Beautiful certificate from the Broadway Surface Railroad Company
issued in 1884. This historic document was printed by the Arthur-Brown Company and has an ornate border around it with a vignette of old New York. This item has the original signatures of the Company’s President, James A. Richmond and Treasurer, and is over 129 years old.
On May 8, 1884, Jacob Sharp, the owner of the Broadway and Seventh Avenue Railroad, incorporated the Broadway Surface Railroad to run along Broadway from Union Square south to the Bowling Green. It opened in 1885, and was leased to the Broadway and Seventh Avenue Railroad. A cable was installed on May 1, 1893, and the Lexington Avenue Line and Broadway and Columbus Avenue Line were also operated by cable as branches. The Broadway Line was electrified with conduit in May 1901.
The Broadway and Seventh Avenue Railroad was leased by the Houston, West Street and Pavonia Ferry Railroad on June 30, 1893, and the lessee merged with the Broadway Surface Railroad and South Ferry Railroad on November 29, 1893 to form the Metropolitan Street Railway. Buses were substituted for streetcars by the New York City Omnibus Corporation on March 6, 1936. That company changed its name to Fifth Avenue Coach Lines in 1956; the Manhattan and Bronx Surface Transit Operating Authority took over operations in 1962.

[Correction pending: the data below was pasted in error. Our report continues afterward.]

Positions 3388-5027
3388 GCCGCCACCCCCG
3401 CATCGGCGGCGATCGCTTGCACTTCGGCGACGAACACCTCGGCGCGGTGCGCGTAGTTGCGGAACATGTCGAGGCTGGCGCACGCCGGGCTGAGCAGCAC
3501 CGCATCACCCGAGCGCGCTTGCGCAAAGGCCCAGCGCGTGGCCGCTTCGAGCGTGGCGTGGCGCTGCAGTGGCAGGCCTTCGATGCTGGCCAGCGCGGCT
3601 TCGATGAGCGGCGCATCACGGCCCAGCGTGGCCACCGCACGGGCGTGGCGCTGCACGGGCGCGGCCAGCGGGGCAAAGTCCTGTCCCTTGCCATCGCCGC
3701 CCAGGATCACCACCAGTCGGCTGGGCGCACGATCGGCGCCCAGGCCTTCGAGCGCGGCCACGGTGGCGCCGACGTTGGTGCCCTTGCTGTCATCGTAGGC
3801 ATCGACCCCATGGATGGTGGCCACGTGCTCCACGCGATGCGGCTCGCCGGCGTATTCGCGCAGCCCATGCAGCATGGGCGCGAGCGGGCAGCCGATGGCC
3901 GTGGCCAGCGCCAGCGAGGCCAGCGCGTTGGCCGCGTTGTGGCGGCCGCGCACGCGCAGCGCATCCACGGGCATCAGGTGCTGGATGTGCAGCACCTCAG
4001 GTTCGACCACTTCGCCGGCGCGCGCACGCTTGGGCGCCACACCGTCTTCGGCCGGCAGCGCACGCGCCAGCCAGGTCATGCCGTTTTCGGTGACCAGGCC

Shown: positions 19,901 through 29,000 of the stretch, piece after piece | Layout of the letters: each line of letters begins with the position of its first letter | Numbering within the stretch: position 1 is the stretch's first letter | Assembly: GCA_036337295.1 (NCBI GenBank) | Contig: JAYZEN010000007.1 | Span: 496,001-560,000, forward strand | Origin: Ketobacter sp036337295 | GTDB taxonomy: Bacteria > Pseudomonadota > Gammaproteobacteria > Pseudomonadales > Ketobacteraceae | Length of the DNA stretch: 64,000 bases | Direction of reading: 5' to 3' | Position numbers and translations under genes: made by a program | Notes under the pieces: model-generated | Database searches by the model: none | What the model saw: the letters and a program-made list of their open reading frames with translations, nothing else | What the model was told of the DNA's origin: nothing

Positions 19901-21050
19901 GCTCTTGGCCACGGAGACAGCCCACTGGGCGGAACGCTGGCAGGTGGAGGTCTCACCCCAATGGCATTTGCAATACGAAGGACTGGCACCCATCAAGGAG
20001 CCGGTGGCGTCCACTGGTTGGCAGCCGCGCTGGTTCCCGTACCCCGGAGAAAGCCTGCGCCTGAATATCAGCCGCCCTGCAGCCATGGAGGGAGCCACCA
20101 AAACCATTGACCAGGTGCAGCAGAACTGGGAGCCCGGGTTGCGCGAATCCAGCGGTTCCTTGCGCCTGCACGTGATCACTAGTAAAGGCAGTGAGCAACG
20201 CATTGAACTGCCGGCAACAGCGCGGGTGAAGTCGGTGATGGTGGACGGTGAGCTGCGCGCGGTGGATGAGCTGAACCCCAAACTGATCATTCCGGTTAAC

When Broadway, Sixth Avenue, and Seventh Avenue became one-way streets, the Sixth Avenue bus (numbered 5) and Broadway-Seventh Avenue bus (numbered 6) were combined as the 6, now the M6.
Closures of Broadway in the Theatre District south of 47 Street and around Herald Square in 2009 resulted in major changes to southbound service, with the northern half of the route shifting to 7 Avenue before returning to Broadway in the vicinity of Union Square.
In June 2010, due to budget problems, the M6 was discontinued and the M5 was extended to South Ferry via Broadway.
History from Wikipedia and
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